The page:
Monday 9 February 2015

Roman Egypt at the Petrie Museum

by Caroline Lawrence

I was nosing about the treasure box that is the Petrie Museum last year when I overheard a father telling his little girl, 'You know, the Romans were in Egypt after the pharaohs.'  He was showing her one of the beautiful encaustic portraits done during the Roman period. I longed to give her my historical novel for kids set Roman Egypt, The Scribes from Alexandria.

I have filled it with fascinating facts about the Romans in Egypt, and wrapped up in a treasure quest full of danger, intrigue and romance. But I didn't have a copy of my book on me.

Instead, I convinced the education department of the Petrie to let me do a fun session on Roman Egypt one half term holiday. They kindly agreed and the day is almost upon us: I will be giving two sessions, one at 2pm and one at 3pm on Wednesday 18 February 2015.

When I was researching The Scribes from Alexandria, I read tons of books on Roman Egypt, searched the internet and visited museums like the British Museum and the Petrie. Best of all, my husband and I made two research trips to that wonderful country: one around Aswan and one around Cairo and Alexandria.

One of the most amazing facts I learned was that the Romans thought of Egypt as upside down. The north-south oriented map is one we have so engrained in our minds that we can often assume it the way the ancients thought of the world, too.

A river flows from its source to the sea or nearest body of water. If you travel with the direction of the current, you are travelling downriver. If you start where it empties into the sea and sail towards the source then you are necessarily travelling upriver. So why not have the source at the top and the egress at the bottom? 
Also, if you think about a sailor or merchant travelling from Rome or Greece to Egypt, the first place they would reach is the Nile Delta, the fertile triangular area where the Nile branched out to flow into the sea. Why not put the delta at the bottom of the map and work up? 

This way it looks like a capital Delta
That's exactly what the Greeks and Romans did. When you look at a flipped map of Egypt, like the one my husband and I designed together, you can clearly see the delta looks like the capital Greek letter 'delta', hence the name. (In Roman Egypt most people spoke Greek, the lingua franca of the early Roman Empire.) When you look at the map of Egypt this way then the delta area becomes Lower Egypt and the Nile Valley is Upper Egypt. This is how the ancients thought of it. If you went 'upriver' you were travelling south and 'downriver' was north.

That means that to an ancient traveller everything on the right bank was 'Libya' and everything on the left (or eastern) bank was 'Arabia'.
The current always flowed downriver, from Aswan to Alexandria, but the wind conveniently blew upriver or south. Wherever a ship is shown in Egyptian wall paintings, carvings or votive models, you can easily tell which direction it's travelling. If its sail is up, it's probably travelling upriver. If there is no sail, it's probably going with the current, downriver towards Alexandria. See the ship models from the British Museum.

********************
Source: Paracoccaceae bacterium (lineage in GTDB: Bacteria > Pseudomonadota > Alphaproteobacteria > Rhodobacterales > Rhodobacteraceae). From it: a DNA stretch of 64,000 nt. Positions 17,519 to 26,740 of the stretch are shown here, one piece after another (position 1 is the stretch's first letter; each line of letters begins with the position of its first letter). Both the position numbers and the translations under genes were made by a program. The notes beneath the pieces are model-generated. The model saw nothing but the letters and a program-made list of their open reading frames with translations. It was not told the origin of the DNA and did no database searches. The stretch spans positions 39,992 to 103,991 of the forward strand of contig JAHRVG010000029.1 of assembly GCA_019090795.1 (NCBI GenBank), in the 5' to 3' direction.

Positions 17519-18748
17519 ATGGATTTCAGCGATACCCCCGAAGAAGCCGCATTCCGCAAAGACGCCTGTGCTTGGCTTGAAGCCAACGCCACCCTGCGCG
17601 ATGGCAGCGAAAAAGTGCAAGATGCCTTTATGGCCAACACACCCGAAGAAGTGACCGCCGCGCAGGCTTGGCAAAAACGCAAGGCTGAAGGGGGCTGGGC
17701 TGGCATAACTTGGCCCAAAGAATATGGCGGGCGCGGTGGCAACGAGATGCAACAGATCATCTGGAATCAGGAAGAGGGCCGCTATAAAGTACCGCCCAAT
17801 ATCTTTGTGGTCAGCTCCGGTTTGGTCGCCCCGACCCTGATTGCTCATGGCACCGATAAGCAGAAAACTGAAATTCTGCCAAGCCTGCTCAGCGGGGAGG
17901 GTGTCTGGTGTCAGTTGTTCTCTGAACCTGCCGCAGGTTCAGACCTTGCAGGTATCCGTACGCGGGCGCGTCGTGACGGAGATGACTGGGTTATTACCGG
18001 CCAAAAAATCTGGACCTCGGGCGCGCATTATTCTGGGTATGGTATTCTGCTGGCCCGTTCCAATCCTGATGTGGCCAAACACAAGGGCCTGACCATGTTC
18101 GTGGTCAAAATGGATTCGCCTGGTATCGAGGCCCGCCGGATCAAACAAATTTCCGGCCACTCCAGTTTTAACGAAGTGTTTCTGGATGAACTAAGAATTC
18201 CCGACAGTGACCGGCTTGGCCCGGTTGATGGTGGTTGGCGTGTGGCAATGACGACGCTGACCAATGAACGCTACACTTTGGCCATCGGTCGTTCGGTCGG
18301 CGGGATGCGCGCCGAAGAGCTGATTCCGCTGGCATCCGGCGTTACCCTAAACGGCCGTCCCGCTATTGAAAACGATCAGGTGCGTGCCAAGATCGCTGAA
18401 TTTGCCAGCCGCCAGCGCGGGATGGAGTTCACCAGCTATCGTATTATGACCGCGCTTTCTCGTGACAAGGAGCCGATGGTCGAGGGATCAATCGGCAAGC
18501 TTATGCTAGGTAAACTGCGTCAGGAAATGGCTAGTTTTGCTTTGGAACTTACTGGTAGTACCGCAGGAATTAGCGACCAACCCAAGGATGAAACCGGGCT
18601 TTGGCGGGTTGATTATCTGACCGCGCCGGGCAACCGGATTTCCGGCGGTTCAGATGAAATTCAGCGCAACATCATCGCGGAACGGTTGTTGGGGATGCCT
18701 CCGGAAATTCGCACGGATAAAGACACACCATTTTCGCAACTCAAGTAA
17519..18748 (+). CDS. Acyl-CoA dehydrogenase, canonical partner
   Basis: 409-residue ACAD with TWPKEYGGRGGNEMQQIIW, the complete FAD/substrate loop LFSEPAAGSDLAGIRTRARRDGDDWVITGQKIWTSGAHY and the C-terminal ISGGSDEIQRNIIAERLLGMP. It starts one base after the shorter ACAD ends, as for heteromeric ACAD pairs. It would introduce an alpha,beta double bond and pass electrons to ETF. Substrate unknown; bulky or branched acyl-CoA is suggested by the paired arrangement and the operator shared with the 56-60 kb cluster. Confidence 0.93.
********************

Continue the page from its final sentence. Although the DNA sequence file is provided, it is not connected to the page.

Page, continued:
Traveling upriver from Alexandria, you could sail for over 700 miles before coming to the first cataract or change in water level. This was found at Syene, (modern Aswan), and marked the border of Egypt and Nubia, the Land of Gold.

This was just one of the amazing facts I discovered about the way the ancients viewed Egypt in Roman times. I also learned about an unlucky hieroglyphic, the colour Egyptians hate, a jewel encrusted crocodile and lots of other wonderful aspects of Egypt in Roman times.

For a chance to see this small Egyptian Museum in the heart of Bloomsbury, to follow a treasure trail, handle some replica objects and hear me give a reading, come along with your children aged 8+ on Wednesday 18 February 2015. It costs £3, but EVERYONE who comes will receive a free Roman Mystery. Book HERE

If you can't make it to my event you will learn lots about Roman Egypt by reading The Scribes from Alexandria, now out in paperback, Kindle format and as an abridged audiobook, brilliantly read by Nigel Anthony.

And if you get a chance, don't miss the Petrie Museum, open 1pm to 5pm on Tuesdays through Saturdays. It's free. 


Carol Drinkwater said...

I stayed in the Fayoum Oasis before Christmas where those amazing encaustic paintings originated. The Egyptian museum in Cairo has a splendid selection of them. What a country. Good luck with your events.

Joan Lennon said...

I have always had to stop and think about which was Upper and which was Lower - your map is a great help! Fascinating post!

Clare Mulley said...

Top fact about the river delta forming the Greek triangle D, hence its name. I shall be passing that on. Would love to know more about the jewel-encrusted crocodiles! Thank you.

Becca McCallum said...

That's amazing - it does really require a brain-moment to flip the man and change your perspective. Similar to when you see American maps with America in the centre rather than Europe. (I do realise that one view is just as absurd and biased as the other... ;) )

Becca McCallum said...

man= map ... *face palm* I even clicked preview for that comment, but couldn't see the full thing in the box so thought, Oh, I'm sure it will be correct...!

Marjorie said...

Fascinating! I did know that the ancient maps were 'upside down' (Having been to a talk by Jerry Brotton)but I didn't know about the Delta or the different banks. Thank you for sharing.

Caroline Lawrence said...

Thanks, everybody! I hope to see some of you or your children (or even grandchildren) at the Petrie on Wednesday!